All around us we are becoming surrounded by brutality – politics, religion, economy, social justice, civil justice, art, culture, everything is being infected with brutality. It’s hard not to turn on the television and see politicians speaking towards one another in ways we won’t let our children speak. We can watch as ‘the bad guys’ are blown up remotely during wars. We can look at social media and see how nasty we are to one another and anyone that doesn’t feel, look, sound, or do anything else like we do. We wash our faces in blood in the morning and gargle it before we go to bed.

Enough is enough.

To every teller, a tale, and to every story, an audience.

But there needs to be care taken, in this world we live in now, to not give in to our sometimes cynical ideals. Yes, brutality has its place in art, and it has its power, but if that is the only trick in your bag then you’ll find your bag empty much sooner than you may have anticipated. I love a good gross-out, and appreciate the power of the downbeat, but I also know that without hope, without self-discipline, and without taking an audience into account you’ll end up singing only for yourself, writing only for yourself, and making films only for yourself, and that’s a very lonely audience indeed.

  • Chris Arrr

The Abandoned


I have realized, as I age, that what life does is teach you about loss, early and often. You will learn this lesson whether you like it or not. Life offers no peaceful ends, no graceful goodbyes, and if you dare to love you will have your heart utterly decimated.

But for the friendships, the family, and the love, well, this decimation and inevitable pain is just the cost you pay.

The older you live the harder life will be.

Let us all be so lucky as to have friends and loved ones that can take our hands as we stretch into our later years. Let us all be so loved as to not be forgotten and abandoned and left to die alone.

There is a loneliness to certain hospital wards that is unshakeable and it spreads like a stain to rehab facilities and to homes for the elderly. As the body begins to betray the person and the mind starts to fog too many find themselves surrounded by strangers, many who care, but too many who don’t. This is another patient, another name filed into the Temporary file as they are transient in your life. They may heal, they may worse, and some may die, but they are not permanent.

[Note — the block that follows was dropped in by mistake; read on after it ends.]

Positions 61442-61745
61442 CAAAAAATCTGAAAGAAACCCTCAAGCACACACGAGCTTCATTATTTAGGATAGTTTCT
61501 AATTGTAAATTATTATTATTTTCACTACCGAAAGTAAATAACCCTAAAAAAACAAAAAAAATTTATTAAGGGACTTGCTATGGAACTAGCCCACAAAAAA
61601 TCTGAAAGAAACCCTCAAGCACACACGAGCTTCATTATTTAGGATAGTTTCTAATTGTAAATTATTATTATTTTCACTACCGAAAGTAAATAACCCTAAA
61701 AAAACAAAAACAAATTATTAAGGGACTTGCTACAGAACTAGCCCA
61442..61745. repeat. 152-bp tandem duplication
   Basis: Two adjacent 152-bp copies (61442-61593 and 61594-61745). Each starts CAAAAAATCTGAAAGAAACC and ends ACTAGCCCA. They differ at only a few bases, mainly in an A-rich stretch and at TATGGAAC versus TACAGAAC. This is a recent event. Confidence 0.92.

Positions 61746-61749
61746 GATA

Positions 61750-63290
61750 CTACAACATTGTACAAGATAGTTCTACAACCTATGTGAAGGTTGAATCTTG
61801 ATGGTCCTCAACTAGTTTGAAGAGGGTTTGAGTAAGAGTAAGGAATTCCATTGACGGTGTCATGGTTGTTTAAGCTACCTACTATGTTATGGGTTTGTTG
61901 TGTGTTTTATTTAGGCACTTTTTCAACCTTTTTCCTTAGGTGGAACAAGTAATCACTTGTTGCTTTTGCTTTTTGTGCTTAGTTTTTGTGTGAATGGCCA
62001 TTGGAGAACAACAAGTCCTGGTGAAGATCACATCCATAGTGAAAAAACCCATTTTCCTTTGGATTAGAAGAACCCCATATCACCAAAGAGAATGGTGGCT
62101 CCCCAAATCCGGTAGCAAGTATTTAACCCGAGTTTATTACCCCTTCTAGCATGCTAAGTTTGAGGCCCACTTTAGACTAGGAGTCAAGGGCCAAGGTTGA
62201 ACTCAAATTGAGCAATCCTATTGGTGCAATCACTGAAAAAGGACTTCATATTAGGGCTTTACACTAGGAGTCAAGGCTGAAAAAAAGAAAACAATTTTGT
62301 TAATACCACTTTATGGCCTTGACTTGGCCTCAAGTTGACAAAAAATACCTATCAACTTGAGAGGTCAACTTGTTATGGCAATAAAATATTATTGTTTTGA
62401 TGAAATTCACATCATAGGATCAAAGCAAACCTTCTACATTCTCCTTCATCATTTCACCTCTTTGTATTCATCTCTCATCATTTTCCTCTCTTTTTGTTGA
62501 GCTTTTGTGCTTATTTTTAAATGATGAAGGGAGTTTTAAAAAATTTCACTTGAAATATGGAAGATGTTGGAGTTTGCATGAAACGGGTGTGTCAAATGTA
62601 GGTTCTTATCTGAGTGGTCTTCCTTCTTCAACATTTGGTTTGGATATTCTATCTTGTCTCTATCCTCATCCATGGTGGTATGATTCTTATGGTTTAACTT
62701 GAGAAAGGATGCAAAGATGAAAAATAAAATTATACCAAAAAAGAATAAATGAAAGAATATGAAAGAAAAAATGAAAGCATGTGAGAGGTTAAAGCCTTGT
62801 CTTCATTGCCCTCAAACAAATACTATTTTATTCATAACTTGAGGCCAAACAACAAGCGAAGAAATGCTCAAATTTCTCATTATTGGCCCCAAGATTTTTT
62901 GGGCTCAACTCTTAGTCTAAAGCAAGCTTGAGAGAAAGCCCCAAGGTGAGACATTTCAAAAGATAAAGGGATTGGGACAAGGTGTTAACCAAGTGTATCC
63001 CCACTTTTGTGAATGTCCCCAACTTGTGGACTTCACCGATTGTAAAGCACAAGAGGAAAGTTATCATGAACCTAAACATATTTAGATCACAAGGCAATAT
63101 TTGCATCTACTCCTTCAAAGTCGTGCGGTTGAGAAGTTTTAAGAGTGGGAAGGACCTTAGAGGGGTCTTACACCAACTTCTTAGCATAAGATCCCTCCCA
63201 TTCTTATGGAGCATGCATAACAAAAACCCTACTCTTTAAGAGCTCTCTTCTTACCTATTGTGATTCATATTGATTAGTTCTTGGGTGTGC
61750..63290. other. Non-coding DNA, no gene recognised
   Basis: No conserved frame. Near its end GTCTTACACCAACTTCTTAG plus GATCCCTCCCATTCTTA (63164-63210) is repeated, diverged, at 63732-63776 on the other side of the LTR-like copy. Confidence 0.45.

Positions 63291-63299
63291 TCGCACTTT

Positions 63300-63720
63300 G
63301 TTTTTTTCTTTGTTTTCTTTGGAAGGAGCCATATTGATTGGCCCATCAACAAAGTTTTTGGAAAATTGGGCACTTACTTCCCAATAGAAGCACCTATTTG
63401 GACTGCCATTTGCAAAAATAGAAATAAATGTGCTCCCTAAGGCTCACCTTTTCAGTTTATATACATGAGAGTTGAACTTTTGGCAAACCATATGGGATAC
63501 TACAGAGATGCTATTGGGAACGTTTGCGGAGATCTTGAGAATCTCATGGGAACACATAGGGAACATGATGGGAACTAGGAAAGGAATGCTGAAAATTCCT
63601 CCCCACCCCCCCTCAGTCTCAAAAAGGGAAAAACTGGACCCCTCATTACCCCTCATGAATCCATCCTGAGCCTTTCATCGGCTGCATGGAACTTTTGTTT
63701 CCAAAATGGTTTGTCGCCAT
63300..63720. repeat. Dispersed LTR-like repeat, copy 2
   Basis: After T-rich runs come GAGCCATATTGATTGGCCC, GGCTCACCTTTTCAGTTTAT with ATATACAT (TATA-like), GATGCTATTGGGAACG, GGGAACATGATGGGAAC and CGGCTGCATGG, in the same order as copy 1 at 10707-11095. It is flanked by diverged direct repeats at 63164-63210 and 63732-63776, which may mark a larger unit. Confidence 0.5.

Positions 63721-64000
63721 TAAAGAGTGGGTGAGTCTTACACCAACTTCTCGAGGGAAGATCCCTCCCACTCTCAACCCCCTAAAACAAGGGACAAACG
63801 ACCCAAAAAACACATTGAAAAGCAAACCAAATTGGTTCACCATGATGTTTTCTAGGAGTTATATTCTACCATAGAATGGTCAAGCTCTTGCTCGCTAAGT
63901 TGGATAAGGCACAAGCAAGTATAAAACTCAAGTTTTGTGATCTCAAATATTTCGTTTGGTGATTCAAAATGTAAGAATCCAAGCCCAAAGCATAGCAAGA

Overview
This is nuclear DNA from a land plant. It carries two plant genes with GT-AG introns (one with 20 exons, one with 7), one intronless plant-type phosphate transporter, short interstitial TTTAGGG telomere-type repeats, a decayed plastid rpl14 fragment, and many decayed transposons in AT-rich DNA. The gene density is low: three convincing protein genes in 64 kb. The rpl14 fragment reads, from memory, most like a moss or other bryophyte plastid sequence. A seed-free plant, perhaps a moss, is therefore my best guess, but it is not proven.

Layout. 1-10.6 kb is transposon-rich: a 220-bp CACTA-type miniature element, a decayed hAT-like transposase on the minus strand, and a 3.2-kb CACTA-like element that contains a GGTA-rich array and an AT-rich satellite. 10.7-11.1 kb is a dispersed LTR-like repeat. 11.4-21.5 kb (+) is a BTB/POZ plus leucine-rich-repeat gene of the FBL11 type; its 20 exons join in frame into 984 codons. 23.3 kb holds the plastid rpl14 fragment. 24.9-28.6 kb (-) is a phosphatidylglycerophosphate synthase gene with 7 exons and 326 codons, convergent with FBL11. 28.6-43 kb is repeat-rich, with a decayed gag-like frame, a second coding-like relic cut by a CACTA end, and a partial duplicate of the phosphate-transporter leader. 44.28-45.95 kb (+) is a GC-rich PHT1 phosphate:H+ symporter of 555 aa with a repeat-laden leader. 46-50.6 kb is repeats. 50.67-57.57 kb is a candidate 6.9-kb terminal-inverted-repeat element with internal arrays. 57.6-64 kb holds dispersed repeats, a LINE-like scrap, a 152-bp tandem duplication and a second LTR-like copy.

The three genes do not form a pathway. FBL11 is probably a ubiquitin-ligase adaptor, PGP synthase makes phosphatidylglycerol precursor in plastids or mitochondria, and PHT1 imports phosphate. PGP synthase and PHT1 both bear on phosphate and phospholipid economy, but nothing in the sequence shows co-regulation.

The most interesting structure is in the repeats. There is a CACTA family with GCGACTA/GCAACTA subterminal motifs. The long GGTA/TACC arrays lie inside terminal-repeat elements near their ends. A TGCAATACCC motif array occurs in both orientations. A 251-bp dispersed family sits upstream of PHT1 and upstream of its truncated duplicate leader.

It’s interesting that we fear death so much, and understandably so, because it is so unknown, but aging we believe we can do gracefully. We hope can do it gracefully. Trusting that our bodies will not fail us, will not betray us, will not be poisoned by a life lead too well or too poorly. Trusting that when we reach the place where the Next Phase begins that we will not have to go alone, and if we do that we will be guided by caring hands and soft voices. We trust that if we can no longer care for ourselves that there will be money left to care for us and that there will be places for us to be cared for at.

Reality is a horror though because while death is a darkened veil, aging is a land of thick fog full of hazards.

It has become shameful the way we have allowed our elderly to become burdens they have never wanted to become. We strip them of their rights. We push them and pull them to and fro, we roll our eyes because many cannot adapt to the fast-moving modern world and many refuse to adapt. We take their aid funding. We allow care facilities to abuse them. We abandon them when they need us the most.

And none of this is to say that it’s easy to care for our elderly.

The financial, physical, and emotional toll on the family and loved ones is great.

It isn’t easy watching people you love decline.

But we can never abandon them.

We can never make them feel like burdens.

They are sailing towards uncharted waters where no guides can help them.

Their moans of pain, confusion, and loneliness echo deep into our hearts and chase us into our dreams.

We can do better.

For a nation that was once the standard bearer for progress in so many ways, our treatment of one another has become beyond regressive. We are so bent on doing for ourselves and ‘gettin’ ours’ that we forget that we are all connected and that without that connection to our past, to our elderly, we lose ourselves. We need to realize that we have to take care of one another. Our future, our children, and our past, our parents and loved ones, are what made us and what keeps us going.

I won’t apologize for the elderly that cling to the past, to regressive ideas and hateful hearts, but we must care for all of them because that is what humanity is about. That is what our culture claims to be about but we spend far too much time pushing one another down and not lifting one another up.

The insurance systems are broken.

The care systems are damaged.

The hospitals are health factories.

We are robbing people of money and aid they earned in the name of profit, war, and kickback.

But what can we do?

What can I do?


Keep caring.

Keep listening.

Keep holding their hands.

Keep trying.

Keep advocating.

Keep laughing.

Keep reminding them that they are alive, they matter, and they are not forgotten.

They are not abandoned.